Table 1: Subject characteristics grouped by disease severity. (H&Y 1-2/H&Y 2.5-4). UPDRS, Section 3 of the Unified Parkinson’s Disease Rating Scale [76]; Total, total score; Brady, sum of items 40-44; H&Y, Hoehn and Yahr disease rating scale [74]; Duration, disease duration; RAPID-1, 2 and 3, postural instability questionnaire [77]; MMSE, mini-mental status examination [80]; PDQ, quality of life questionnaire [78,79]; PDQ8, total score; PDQ8-1 through 8, individual scores. * p < .05.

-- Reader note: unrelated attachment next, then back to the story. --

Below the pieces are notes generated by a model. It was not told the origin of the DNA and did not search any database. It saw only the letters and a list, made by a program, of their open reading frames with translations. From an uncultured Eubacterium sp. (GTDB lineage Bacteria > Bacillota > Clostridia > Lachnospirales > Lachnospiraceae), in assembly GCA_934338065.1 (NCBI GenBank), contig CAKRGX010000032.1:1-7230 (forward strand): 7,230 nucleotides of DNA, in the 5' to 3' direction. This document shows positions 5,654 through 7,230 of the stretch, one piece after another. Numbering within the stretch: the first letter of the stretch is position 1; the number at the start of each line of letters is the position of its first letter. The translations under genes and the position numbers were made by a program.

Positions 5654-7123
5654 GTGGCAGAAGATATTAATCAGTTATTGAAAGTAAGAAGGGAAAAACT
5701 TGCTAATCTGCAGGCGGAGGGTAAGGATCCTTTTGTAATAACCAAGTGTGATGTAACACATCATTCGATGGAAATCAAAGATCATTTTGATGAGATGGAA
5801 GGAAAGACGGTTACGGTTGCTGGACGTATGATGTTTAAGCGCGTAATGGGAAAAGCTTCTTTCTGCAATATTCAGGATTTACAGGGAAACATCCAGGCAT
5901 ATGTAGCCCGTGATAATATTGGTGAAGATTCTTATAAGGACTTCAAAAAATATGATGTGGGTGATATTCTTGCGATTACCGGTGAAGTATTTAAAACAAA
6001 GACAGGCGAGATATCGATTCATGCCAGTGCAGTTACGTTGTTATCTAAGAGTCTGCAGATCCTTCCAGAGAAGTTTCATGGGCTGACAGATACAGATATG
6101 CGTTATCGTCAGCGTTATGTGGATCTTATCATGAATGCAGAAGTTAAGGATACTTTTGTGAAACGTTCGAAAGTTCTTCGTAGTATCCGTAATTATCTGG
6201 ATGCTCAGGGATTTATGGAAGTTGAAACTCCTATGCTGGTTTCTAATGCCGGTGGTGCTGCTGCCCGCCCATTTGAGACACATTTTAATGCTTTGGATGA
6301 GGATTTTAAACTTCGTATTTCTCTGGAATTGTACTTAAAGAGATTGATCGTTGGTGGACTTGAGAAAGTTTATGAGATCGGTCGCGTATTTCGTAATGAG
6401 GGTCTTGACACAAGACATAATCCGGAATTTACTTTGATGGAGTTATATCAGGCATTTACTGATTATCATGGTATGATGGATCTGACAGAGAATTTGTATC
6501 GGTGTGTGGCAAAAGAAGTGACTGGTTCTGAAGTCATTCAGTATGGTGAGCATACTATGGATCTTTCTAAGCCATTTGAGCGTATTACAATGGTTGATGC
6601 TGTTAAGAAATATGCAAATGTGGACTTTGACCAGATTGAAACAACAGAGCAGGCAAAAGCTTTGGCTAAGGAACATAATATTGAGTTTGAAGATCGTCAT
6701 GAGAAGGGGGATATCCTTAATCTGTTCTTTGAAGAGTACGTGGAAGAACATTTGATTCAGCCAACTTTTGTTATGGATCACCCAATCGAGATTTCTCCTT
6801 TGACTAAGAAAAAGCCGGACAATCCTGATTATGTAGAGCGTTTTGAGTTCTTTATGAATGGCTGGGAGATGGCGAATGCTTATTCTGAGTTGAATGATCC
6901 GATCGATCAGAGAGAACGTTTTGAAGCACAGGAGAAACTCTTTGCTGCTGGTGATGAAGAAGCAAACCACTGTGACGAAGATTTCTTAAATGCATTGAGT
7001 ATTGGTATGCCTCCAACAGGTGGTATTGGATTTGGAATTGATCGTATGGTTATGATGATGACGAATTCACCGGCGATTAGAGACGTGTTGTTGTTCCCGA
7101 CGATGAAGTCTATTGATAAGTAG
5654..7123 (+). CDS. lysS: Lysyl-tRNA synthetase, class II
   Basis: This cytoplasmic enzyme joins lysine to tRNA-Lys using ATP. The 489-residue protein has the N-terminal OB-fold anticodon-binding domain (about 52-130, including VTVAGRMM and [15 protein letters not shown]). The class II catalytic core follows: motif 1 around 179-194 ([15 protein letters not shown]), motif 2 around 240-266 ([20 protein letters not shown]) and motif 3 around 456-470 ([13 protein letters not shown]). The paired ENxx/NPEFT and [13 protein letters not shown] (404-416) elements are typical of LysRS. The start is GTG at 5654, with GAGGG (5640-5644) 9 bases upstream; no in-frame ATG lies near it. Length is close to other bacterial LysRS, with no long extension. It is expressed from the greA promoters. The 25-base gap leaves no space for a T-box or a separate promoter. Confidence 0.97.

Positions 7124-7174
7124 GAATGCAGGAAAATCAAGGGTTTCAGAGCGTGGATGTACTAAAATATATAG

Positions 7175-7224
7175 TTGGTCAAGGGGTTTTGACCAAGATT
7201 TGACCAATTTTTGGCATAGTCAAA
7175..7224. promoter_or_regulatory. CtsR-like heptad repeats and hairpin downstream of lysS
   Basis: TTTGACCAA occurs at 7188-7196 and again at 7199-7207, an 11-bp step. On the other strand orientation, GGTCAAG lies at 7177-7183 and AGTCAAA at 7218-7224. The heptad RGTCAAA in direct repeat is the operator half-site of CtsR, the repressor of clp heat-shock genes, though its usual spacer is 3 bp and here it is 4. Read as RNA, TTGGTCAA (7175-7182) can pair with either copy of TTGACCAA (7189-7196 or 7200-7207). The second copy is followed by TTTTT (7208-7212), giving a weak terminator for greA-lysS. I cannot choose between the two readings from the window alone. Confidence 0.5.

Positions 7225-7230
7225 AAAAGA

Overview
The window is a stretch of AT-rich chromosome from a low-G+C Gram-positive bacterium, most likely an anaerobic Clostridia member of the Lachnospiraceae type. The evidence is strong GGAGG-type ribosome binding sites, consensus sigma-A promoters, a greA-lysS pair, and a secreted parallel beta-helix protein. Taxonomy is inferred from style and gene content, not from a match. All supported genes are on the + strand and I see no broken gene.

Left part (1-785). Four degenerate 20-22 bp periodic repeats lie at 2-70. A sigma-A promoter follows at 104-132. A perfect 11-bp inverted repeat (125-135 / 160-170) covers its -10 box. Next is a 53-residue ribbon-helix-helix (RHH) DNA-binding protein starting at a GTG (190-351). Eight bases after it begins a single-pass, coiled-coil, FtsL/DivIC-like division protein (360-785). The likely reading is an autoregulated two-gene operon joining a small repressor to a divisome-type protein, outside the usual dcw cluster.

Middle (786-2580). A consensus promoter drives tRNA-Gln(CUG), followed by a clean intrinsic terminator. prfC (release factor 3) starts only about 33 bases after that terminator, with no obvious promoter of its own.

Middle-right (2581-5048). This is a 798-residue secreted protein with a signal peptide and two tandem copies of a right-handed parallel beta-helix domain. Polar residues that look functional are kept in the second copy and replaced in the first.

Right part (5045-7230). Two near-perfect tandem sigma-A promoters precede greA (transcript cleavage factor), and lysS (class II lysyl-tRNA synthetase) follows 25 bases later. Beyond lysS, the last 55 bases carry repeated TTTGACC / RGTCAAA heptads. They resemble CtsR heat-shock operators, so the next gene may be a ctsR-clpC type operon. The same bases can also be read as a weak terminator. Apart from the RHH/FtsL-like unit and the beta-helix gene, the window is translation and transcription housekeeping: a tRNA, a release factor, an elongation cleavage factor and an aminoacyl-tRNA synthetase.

The visual device used in this study is the GaitAid Virtual Walker™ closed-loop system [75]. It has an eyeglass goggle component, dual earphones, and battery source. Earphones which provide auditory clicks also come as part of the device and can be used in conjunction with the visual cues if desired. The battery source is worn on the midlateral aspect of the subject’s hip and contains a tri-axial accelerometer system. When the device is turned on, virtual visual cues in the form of tiled flooring can be seen through the lenses along the nasal visual field. The device operates in the closed-loop mode in which the accelerometers detect the subject’s vertical motions and move the tiled flooring accordingly. The virtual tiles are displayed as black and white squares arranged in two strips of alternating color. They are designed to mimic the real thing in that they not only gradually decrease in size as they lay further away from the subject but the vertical edges are also angled accordingly (Figure 1). As the subject walks, the nearest and largest pair of tiles disappears and is replaced by the next pair ahead while expanding to the same size as the disappearing pair. Adjacent pairs of tiles go through the same replacement algorithm. The overall visual effect is that the speed of the tile movements feels proportional to the subject’s movements. The tiles appear to be stationary and the subject perceives walking over them [62,63].